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Finally Finding John McCain’s Arts Policy

This is, of course, the sequel to a previous CultureGrrl post, Desperately Seeking John McCain’s Arts Policy.

With two debates down and one to go, neither Presidential candidate has had anything to say on national television about the arts. This would seem to indicate that the economy, health care and foreign policy are more important issues than funding for the National Endowment for the Arts and allowing artists’ tax deductions for charitable donations of their work. Who knew?

Still, John McCain finally saw fit to come out with a one-paragraph, arts-related statement, reproduced here on the website of the Americans for the Arts Action Fund, a bipartisan advocacy organization. The statement was “quietly issued” last week, according to Julie Checkoway‘s article about the arts and the Presidential campaign, published on Friday in the Salt Lake Tribune.

Here is the McCain statement in its entirety:

John McCain believes that arts education can play a vital role fostering creativity and expression. He is a strong believer in empowering local school districts to establish priorities based on the needs of local schools and school districts. Schools receiving federal funds for education must be held accountable for providing a quality education in basic subjects critical to ensuring students are prepared to compete and succeed in the global economy. Where these local priorities allow, he believes investing in arts education can play a role in nurturing the creativity of expression so vital to the health of our cultural life and providing a means of creative expression for young people.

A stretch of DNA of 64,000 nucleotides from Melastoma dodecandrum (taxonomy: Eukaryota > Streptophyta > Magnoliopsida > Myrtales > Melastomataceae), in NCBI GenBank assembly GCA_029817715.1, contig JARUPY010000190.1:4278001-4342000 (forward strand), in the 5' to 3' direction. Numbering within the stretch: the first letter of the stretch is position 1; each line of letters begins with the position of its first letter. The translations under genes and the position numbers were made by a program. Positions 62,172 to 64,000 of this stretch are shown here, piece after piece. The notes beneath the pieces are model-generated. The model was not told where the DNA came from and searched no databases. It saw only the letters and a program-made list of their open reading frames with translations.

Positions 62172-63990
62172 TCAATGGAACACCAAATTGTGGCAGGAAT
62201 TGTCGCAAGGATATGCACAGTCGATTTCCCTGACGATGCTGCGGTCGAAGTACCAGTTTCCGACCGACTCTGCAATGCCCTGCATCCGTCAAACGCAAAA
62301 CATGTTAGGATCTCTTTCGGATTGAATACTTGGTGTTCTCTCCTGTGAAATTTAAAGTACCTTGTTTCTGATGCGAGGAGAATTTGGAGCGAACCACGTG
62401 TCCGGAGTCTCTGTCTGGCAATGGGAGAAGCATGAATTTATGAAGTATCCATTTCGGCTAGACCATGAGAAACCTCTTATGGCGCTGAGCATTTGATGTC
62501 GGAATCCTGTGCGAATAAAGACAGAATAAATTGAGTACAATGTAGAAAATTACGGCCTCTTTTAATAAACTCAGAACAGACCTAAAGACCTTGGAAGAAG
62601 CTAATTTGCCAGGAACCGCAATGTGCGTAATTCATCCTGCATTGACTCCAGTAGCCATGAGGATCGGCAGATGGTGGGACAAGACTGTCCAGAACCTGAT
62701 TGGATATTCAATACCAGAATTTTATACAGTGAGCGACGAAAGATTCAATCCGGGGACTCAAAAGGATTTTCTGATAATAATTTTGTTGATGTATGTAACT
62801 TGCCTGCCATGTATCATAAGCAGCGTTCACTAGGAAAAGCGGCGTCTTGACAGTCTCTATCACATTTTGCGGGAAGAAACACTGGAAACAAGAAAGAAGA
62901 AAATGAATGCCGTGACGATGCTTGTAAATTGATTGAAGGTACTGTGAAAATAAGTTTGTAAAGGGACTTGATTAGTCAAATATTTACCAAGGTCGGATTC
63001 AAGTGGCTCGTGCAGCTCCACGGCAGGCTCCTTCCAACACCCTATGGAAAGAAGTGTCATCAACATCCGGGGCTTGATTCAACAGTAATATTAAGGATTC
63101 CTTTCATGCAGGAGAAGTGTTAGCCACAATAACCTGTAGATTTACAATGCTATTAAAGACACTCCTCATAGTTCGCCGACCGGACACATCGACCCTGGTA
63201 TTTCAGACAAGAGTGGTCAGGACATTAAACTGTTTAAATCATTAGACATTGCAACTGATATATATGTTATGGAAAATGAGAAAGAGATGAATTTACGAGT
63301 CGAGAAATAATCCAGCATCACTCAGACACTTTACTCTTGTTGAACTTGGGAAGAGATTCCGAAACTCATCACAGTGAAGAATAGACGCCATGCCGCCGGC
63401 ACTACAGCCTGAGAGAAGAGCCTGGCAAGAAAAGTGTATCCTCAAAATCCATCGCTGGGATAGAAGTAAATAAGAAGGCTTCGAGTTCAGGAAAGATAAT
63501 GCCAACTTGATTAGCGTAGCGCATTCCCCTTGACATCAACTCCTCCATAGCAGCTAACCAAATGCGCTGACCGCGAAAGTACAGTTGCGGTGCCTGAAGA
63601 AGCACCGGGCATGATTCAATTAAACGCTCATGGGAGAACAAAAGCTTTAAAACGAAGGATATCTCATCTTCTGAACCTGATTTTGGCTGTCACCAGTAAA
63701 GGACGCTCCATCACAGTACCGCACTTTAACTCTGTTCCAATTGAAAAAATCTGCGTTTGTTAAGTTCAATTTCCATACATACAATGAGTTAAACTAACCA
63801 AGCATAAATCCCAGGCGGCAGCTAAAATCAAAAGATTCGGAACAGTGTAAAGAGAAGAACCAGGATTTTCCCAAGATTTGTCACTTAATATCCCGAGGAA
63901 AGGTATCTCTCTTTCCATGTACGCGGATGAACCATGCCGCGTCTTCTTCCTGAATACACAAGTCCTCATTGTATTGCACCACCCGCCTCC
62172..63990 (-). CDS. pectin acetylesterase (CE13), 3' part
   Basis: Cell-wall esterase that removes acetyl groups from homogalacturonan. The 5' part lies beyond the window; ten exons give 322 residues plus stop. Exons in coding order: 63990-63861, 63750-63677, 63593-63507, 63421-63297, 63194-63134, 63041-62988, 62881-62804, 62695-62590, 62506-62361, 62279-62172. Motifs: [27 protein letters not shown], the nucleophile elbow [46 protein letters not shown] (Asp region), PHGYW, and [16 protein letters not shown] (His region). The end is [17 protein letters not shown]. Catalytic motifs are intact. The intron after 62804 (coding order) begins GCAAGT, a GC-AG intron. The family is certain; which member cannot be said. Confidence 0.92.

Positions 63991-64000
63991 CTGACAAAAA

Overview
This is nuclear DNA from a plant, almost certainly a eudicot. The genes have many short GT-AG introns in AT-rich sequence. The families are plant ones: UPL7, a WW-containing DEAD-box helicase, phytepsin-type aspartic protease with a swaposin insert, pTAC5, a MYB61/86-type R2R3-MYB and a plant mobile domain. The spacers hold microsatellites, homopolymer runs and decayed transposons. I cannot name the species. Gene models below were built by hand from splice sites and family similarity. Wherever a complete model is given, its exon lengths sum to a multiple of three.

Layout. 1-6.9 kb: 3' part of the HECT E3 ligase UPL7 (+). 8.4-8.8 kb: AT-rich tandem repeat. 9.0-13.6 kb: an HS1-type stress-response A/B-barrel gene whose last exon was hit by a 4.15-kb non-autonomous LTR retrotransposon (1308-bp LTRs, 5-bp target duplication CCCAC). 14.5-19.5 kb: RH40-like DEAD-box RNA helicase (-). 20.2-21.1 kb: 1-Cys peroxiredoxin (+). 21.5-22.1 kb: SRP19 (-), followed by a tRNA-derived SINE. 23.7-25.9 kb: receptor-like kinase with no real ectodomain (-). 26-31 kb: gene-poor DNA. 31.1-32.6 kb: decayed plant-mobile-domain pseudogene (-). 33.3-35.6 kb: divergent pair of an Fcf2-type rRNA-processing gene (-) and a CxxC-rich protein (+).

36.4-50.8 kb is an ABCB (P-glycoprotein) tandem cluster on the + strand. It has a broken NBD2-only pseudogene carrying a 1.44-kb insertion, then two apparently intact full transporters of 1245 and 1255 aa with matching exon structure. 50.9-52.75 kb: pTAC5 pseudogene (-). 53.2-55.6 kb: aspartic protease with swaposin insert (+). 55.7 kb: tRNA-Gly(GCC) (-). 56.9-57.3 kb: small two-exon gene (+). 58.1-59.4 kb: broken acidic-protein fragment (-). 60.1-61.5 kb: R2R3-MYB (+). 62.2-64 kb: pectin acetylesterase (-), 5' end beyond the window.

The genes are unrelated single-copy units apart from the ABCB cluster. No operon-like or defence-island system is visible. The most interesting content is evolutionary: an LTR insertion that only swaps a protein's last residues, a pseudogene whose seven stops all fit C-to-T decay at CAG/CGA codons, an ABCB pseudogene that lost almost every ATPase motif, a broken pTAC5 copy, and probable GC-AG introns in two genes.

I’d call that an education policy, not an arts policy. Barack Obama had previously issued a more expansive “Platform in Support of the Arts,” which I described and linked to here. There’s more on Obama’s position on the arts here.

On Friday the Americans for the Arts Action Fund also published on its website a report card on the arts positions and voting records of the two candidates. Assuming this is a fair and comprehensive rundown, it appears that support for the arts is more on Obama’s radar screen than McCain’s. In the great political scheme of things, that hardly matters, though. It’s the economy, stupid…or the stupid economy.

an ArtsJournal blog